By: James McLaren, special from Forestweb
(Forestweb) Newsprint output crashed in December as consumption by newspapers fell, leaving producers facing even more mill downtime, according to industry sources last week. Prices in January were down again, and newspaper company financial reports showed quarterly levels sunk from year-ago highs.
Boise Cascade Corp., whose relatively small amount of newsprint is sold by market leader Abitibi-Consolidated Inc., revealed in its financial report that newsprint realizations were down $80/tonne or roughly 15% from third to fourth quarter. Abitibi last week outlined first-quarter newsprint downtime at a Texas mill in addition to ongoing curtailments at other mills in Texas, Quebec, and Ontario.
And amidst the negative newsprint vibe last week, the government of Saskatchewan announced it was working with Alberta Newsprint Co. to build a huge new newsprint mill by 2004.
“We’d call the last 30 hours ‘lunacy’ in the paper industry but that would be too gracious,” Deutsche Banc Alex. Brown industry analyst Mark Wilde said early last week.
He said Boise’s report confirms the widely reported newsprint market collapse; that Abitibi and Bowater Inc. are expected to announce further capacity changes in their financial revelations this week; and the Saskatchewan mill plan ignores market realities.
“Part of the problem with this industry is government subsidy,” Wilde said.
North American mills produced 25% less newsprint in December than they did a year earlier, resulting in a record low, non-strike operating rate of 78%, the Pulp and Paper Products Council in Montreal reported last week. North American newsprint demand dropped 17% in December compared to last year, U.S. consumption crumbled 15%, and shipments fell 19% to 1.101 million tonnes, PPPC reported.
“They aren’t pretty,” said Wilde of the latest statistics. “However, some of the December newsprint figures suggest that we’re nearing a price floor.”
U.S. newsprint prices dropped $15/tonne from December into January to $480/tonne, Reel Time newsletter reported earlier this month. Current levels are about 20% lower than last year.
At the end of December, total North American inventories (all mills and users) came down for a fourth consecutive month, registering a 148,000-tonne decrease from the preceding month (the historical average is minus 41,000 tonnes). In the last four months, total inventories have shrunk 18% or 326,000 tonnes, PPPC reported. As a result, total North American inventories closed the year at 1.528 million tonnes, their lowest level since February 1995 and 16% below the 10-year average. At the end of December, North American mill stocks decreased by 92,000 tonnes month-over-month to 368,000 tonnes, a full 25% below the 10-year average.
Full-year 2001 newsprint production of 14.145 million tonnes in Canada and the U.S. was down 10.4% from 2000, with shipments of 14.110 million tonnes off 11.1%, and full year demand of 11.633 million tonnes off 10.9%.
For 2001, the industry operating rate was 90%. PPPC said operating rates now reflect the removal of newsprint capacity at West Tacoma (Steilacoom), Wash., 130,000 tonnes (mill closed in December 2000); Kenora, Ont., 85,000 tonnes (PM#8 shut down permanently in June 2001); and Coosa Pines, Ala., 90,000 tonnes (PM#1 shut down permanently in October 2001).
The 16.8% year-over-year drop in North American demand accounted for almost 70% of the decrease in North American shipments in December. In 2001, North American newsprint demand contracted 10.9%, PPPC noted.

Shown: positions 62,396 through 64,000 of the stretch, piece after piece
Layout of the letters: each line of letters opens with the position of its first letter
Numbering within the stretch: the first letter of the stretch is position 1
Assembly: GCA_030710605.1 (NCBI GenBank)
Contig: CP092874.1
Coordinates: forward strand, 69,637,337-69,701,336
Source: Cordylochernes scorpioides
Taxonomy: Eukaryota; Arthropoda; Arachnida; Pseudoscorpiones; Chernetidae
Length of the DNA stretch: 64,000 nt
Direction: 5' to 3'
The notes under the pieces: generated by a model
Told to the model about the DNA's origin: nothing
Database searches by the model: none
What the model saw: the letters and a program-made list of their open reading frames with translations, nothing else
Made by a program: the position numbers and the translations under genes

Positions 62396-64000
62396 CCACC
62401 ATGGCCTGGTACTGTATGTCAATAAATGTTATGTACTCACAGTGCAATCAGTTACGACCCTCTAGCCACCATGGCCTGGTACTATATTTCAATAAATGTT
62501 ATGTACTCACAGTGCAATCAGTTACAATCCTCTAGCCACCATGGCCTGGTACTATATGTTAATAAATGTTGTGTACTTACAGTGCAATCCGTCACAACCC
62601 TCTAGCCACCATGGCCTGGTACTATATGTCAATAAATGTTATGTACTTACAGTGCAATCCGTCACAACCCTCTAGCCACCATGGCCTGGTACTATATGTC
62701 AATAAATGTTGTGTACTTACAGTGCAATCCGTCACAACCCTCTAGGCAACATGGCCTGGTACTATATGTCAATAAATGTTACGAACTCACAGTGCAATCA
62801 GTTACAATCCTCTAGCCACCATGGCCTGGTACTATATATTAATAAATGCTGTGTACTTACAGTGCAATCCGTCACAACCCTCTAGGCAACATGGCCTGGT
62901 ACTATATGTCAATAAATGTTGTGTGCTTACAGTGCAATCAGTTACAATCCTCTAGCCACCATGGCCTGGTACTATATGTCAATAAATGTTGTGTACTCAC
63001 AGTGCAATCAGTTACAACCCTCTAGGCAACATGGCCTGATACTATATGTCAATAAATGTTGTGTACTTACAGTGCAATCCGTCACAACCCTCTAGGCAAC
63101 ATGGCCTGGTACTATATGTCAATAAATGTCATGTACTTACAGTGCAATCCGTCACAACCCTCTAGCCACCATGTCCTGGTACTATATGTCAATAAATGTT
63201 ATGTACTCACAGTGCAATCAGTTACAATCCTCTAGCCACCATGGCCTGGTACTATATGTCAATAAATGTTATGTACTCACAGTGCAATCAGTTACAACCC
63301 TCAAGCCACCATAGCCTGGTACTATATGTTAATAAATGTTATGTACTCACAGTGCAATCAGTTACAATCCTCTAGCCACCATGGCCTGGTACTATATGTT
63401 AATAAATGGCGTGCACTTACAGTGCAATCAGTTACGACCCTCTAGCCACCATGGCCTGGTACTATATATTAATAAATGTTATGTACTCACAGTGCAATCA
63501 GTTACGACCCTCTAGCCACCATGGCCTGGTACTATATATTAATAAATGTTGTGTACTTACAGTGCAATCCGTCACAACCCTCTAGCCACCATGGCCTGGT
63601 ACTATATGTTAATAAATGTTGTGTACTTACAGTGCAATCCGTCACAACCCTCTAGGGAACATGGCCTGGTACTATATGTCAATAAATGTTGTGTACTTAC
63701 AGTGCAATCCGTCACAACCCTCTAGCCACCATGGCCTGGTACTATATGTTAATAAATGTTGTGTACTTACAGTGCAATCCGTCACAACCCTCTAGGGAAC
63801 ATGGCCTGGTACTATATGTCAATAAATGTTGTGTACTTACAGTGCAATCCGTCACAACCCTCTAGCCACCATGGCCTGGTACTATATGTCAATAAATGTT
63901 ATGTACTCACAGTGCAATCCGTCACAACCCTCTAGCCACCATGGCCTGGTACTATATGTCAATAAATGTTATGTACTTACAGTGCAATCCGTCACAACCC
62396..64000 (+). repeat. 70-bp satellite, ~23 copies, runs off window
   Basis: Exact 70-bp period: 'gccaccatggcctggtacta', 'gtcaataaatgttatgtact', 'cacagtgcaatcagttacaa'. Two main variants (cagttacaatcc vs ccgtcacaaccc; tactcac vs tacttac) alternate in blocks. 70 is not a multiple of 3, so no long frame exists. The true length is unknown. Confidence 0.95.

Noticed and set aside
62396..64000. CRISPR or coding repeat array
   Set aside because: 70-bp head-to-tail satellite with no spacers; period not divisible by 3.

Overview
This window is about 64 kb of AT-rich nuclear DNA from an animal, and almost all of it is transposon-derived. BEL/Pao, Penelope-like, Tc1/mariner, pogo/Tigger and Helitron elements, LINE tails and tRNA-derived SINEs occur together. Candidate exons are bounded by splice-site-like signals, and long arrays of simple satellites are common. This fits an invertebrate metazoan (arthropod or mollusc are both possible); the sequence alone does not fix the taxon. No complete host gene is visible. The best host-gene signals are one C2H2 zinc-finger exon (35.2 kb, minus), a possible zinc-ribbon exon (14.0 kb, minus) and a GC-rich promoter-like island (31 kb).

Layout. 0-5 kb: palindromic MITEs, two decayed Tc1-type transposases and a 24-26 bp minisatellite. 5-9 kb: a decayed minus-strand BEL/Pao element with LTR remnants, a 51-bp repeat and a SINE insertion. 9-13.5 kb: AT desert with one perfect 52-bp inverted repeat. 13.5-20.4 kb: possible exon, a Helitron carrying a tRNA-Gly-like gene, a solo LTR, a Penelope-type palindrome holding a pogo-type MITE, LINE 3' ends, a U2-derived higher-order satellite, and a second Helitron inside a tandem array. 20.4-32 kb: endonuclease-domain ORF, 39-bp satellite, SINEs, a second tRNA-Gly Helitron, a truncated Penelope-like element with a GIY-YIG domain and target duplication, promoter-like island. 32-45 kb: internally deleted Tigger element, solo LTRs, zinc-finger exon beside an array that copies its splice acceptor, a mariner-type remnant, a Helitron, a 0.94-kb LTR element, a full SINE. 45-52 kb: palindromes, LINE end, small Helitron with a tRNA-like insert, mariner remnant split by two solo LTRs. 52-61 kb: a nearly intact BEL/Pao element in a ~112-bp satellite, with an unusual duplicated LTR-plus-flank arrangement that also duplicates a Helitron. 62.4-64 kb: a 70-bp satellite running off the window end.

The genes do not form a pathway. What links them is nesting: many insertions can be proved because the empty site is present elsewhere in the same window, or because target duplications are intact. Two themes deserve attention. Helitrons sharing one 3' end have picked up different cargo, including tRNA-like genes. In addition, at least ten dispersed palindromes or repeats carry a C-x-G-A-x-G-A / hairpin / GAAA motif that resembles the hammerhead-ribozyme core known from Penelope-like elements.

In December, total newsprint consumption in the U.S. registered a 14.8% year-over-year decline, whereas U.S. daily newspaper consumption was down 16.8%. It is important to note that the year-over-year comparison of U.S. dailies’ consumption is made difficult because several of the major publishing groups, who report data according to accounting periods as opposed to calendar months, had an unusually higher number of days in the 12th period of 2000.
Among the media giants last week reporting fourth quarter and full-year results, Knight Ridder Inc. in San Jose, Calif., reported newspaper revenues down 16.6% to $722.8 million in the fourth quarter from a year earlier, with full year 2001 revenues down 9.8% to $2.8 billion. Knight Ridder’s operating income fell 14.1% in the quarter to $184.8 million and for the full year dropped 29.9% to $520.1 million from a year earlier. Knight Ridder reduced its workforce 10% in 2001.
Tribune Co. in Chicago said its publishing operations saw revenue decline 13% in the quarter to $983 million. Publishing operating profit decreased 37% to $146 million. For the full year 2001, publishing revenues increased 12% to $3.8 billion, and profit declined 23% to $543 million from a year earlier.
Knight Ridder said decreased advertising meant diminished newsprint consumption, which translated to lower-than-anticipated newsprint costs. For the year (on a comparable basis), expenditures for newsprint were down 2.5% despite an 11% higher average price per ton, the company said.
Knight Ridder’s ownership stake in two newsprint mills reduced equity earnings by 19.3% in the quarter due to lower newsprint prices. Tribune said its newsprint prices were 7% below 2000 and consumption was 9% lower.
E.W. Scripps Co. of Cincinnati reported it cut newsprint consumption by 105,000 tons from partnering its Denver newspaper with another. Overall it said newsprint costs decreased 17% over the prior year on a 13% decrease in newsprint prices in the quarter.
The Washington Post Co. said newsprint expense decreased 6% for 2001 due to reduced consumption offset by overall higher prices during the year.
Newsprint producer Tembec Inc. in Quebec last week noted its average selling prices of newsprint and uncoated groundwood paper grades declined by C$88/tonne quarter to quarter.